What would Orwell make of the world today? While I was reading Orwell: On Truth, this question was constantly on my mind. If he were alive today, Orwell would be writing, about injustice, inequality, racism,[…]
I first tried to read Brave New World when I was very young, perhaps too young to comprehend the deepest meaning of the Aldous Huxley famous book. A few years later, I read it again,[…]
Is Christianity the foundation of our Liberal Individualism? In this wide-ranging and ambitious work, Larry Siedentop attempts to answer this particular question. Siedentop’s central thesis is that Christianity was the foundation upon which liberalism was[…]
A Tale for the Time Being is a tale about everything. From the Second World War to Japanese tsunami and from quantum physics to Zen and the meaning of life. Ruth Ozeki is a Japanese[…]
It took me a while, but it was definitely worth it ! An insightful, intelligent and witty book. Yoval Noah Harari suggests that as science is converging on an all-encompassing dogma, which says that organisms[…]
Crises of the Republic: Lying in Politics, Civil Disobedience on Violence, Thoughts on Politics, and Revolution, Hannah Arendt, Houghton Mifflin Harcourt, 1972 A student of Karl Jaspers and Martin Heidegger, Hannah Arendt was one of[…]
I was very young when I first read The Stranger. It was my first attempt on Albert Camus and I did know nothing about existentialism. I, nevertheless, become captivated by Camus, perhaps because of the strangeness of Meursault, the hero in the novel, his inability to express emotions, his extreme individualism, and his refusal to conform to social norms, characteristics that harmonised nicely with my adolescent sensitivities, alienation and quests for identity.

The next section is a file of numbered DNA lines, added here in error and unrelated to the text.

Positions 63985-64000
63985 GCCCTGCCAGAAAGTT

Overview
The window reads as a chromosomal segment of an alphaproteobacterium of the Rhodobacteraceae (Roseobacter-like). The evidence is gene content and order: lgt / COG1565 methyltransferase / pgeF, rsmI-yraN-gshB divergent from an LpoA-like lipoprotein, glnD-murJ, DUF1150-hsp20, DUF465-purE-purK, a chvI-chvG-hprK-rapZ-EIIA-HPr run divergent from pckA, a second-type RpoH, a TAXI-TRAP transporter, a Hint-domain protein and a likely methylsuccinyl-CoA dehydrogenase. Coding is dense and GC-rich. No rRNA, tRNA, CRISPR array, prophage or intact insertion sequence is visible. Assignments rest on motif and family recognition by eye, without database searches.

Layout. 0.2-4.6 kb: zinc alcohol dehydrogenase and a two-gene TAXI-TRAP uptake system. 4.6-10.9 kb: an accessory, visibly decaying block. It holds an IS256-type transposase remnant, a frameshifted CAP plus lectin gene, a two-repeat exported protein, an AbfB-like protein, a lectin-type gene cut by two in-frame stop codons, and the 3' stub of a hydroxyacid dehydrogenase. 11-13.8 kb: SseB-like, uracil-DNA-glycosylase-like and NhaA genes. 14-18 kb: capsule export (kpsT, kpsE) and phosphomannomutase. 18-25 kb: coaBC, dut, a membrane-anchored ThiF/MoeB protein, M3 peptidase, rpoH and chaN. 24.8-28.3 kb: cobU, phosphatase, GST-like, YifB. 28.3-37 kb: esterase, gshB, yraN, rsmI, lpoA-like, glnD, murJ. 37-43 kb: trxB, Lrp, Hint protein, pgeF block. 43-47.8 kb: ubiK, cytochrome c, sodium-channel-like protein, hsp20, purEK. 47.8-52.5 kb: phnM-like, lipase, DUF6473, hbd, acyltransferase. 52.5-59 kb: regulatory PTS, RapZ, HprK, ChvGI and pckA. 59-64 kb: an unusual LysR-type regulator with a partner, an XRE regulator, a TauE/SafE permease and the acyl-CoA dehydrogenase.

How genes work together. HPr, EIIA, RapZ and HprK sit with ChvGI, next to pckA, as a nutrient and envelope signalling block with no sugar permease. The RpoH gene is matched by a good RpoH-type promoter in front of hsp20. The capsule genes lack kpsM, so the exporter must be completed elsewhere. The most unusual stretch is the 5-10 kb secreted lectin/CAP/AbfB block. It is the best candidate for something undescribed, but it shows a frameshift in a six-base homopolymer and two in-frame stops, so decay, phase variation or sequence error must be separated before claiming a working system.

Why Liberty: Your Life, Your Choices, Your Future. This is an anthology of essays about why Liberty is important and what it means to be a libertarian (liberal in Europe).
Slavoj Žižek is unique in that he successfully challenges many of the founding assumptions of today’s left-liberal academy, including the elevation of difference or otherness to ends in themselves, and the pervasive skepticism towards any[…]
Jennie Erdal’s book , “The Missing Shade of Blue. A philosophical mystery” refers to our ability to make sense of something that we have not experienced. Happiness, perhaps!